I love to find an inspiring teacher, and I get a little obsessed (yes, I have Mars and Mercury in Scorpio.) When I find a role-model, motivational speaker, philosopher, mentor or teacher who I click with, I go into a learn-a-thon, gathering as much of their wisdom as I can. The information that comes through always feels right on time and I am so grateful that these wise folks feel called to share their knowledge.
Right now I am reading “Smarter, Better, Faster” by Charles Duhigg.
I’ve only just gotten into the book, but so far I love the suggestion that one way to increase your productivity and focus is to hold an image in your mind of how you want things to be. This image could also be called a story. It's something that you want to call into your life. One example of this image is a clear idea of how you want your day to be structured. Another example is a plan for how you want a task or project to be executed. People who do this kind of visioning are more likely to succeed at their goals and are more productive
So tonight before I go to bed, I am going to try to create an image of my most wonderful day tomorrow. I'll go through it step by step, and tomorrow when I wake up, I'll take a few minutes to go through it again.
I won't judge myself if my day doesn't work out the way I envision it to, that's not really the point. The idea is to plan for the choices I would most like to make.
I want this practice to feel empowering! And I do think that clear intention can get me closer to my goals.
Building aspirational images or stories is a practice. You can create the image by brainstorming, collecting evidence in your surroundings (noticing admirable way of being in real life, on tv, or in the images around you,) or fantasizing. Day-dreaming is the perfect way. If you feel as if you have been trained out of daydreaming, now’s the time to bring this powerful tool back into your life!
If you focus on a goal and it seems impossible to imagine, you might have to do some deeper digging. Notice if an outdated belief is holding you back. We can create stories that help us expand and we can also create stories that keep us stuck. It’s normal for the human mind to create stories. It's what we do! Stories are based on evidence. The only problem is that sometimes the evidence is bad or outdated and needs to be reviewed. Usually our minds accept the evidence as true without really evaluating it.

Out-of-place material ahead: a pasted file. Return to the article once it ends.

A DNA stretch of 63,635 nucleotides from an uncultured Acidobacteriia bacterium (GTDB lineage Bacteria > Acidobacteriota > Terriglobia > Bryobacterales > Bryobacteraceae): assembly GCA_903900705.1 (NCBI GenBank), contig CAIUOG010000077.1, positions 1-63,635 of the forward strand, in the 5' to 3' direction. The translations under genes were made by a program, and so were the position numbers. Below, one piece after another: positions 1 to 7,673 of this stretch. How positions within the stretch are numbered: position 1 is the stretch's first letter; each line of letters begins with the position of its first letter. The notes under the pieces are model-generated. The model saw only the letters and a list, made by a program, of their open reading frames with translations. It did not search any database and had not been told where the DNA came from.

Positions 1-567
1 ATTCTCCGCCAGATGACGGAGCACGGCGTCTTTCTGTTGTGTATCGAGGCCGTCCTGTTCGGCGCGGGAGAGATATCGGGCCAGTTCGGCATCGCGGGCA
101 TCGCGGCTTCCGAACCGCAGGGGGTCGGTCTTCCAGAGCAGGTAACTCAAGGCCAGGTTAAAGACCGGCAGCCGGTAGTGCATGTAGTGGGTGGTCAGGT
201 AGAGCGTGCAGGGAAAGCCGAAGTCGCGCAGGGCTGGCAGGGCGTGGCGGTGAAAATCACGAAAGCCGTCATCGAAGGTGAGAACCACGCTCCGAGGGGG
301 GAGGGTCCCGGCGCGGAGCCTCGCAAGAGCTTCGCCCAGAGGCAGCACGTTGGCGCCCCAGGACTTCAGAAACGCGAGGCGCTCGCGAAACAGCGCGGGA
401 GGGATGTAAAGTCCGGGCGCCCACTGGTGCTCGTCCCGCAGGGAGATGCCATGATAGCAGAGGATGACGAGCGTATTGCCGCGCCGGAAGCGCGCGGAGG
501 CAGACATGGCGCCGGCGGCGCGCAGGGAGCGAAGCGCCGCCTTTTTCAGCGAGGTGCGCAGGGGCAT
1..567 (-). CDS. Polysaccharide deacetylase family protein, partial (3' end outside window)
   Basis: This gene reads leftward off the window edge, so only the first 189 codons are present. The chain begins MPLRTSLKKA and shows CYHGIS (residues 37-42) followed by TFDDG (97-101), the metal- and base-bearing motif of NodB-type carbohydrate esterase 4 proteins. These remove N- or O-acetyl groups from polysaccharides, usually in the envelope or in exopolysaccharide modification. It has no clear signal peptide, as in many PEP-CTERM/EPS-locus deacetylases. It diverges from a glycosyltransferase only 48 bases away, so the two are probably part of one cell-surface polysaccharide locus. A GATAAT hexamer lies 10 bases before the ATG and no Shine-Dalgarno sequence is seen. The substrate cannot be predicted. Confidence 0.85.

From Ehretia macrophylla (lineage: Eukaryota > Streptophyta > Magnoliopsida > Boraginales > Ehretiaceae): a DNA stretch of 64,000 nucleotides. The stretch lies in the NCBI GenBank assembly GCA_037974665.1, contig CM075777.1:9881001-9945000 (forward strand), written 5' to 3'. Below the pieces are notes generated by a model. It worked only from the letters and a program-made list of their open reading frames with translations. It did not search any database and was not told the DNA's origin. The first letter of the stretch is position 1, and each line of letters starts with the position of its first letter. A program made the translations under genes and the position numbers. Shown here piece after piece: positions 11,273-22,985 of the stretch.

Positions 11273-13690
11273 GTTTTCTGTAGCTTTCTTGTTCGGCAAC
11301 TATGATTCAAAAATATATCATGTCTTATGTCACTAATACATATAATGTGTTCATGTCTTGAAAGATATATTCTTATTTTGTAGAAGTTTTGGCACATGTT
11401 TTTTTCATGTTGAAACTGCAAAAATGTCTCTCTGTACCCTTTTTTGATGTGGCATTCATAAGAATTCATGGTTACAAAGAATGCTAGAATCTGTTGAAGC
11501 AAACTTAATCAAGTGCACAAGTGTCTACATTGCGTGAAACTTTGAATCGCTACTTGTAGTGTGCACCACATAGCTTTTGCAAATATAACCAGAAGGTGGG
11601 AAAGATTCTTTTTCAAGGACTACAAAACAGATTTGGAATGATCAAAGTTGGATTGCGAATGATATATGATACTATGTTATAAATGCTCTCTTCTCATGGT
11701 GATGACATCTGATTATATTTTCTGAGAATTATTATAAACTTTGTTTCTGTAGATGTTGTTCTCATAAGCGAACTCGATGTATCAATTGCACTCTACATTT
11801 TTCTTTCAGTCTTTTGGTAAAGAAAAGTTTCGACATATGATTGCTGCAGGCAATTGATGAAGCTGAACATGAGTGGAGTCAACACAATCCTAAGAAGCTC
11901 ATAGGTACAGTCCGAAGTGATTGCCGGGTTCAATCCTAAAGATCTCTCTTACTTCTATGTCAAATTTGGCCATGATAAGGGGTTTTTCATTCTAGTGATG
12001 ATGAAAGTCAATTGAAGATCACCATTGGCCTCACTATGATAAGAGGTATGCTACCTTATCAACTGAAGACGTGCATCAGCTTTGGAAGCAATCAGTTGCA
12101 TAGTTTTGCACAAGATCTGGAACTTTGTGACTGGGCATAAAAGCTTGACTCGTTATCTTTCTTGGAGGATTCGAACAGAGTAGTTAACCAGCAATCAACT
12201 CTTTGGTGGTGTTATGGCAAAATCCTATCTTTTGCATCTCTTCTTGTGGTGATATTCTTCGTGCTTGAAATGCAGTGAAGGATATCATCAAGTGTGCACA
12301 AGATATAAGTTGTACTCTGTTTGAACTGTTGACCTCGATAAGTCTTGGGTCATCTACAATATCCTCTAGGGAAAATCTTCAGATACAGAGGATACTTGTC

Start by running yourself through a barrage of questions. Think about a life area in which you feel stuck. Name the feelings associated with your "stuckness." Where are they located in your body? When was the first time you felt them? What was going on in your life then? Can you think of an agreement you may have made with yourself to explain what was happening? Can you name a belief that may have formed?
If a belief comes to mind, ask yourself is this belief really true? Is there evidence that supports it now?
What would the opposite of this belief be? Is there evidence that supports that?
How would you like your life to be instead? How would you prefer to feel? What belief most supports your goals, health and happiness?
Do a little visioning work and find a place where you can create a new image that is inspiring and helps you focus. I’m going to try to vision out my day first thing in the morning and see how it goes.
I loved reading about this because this is exactly the work that I do with my Hypnosis clients (and sometimes my Astrology clients too!.) We recognize what needs to shift, create a new vision, then we use hypnosis to deliver that image to the subconscious mind.
Speaking of stories— here’s another inspiring note from the book that is super helpful: Productive people narrate to themselves or others about what they are doing throughout the day. Try that next time you get caught in a Facebook scroll! Sometimes a little awareness goes a long way… “Right now I am scrolling non-stop through Facebook.” or “Right now I am working on my Smart goals that support my Stretch goals.” or “Right now I am watching a beautiful sunset and then I am going to watch three hours of Gilmore Girls.” Whatever it is-- don't judge it, just narrate it! This will help you stay focused and aware.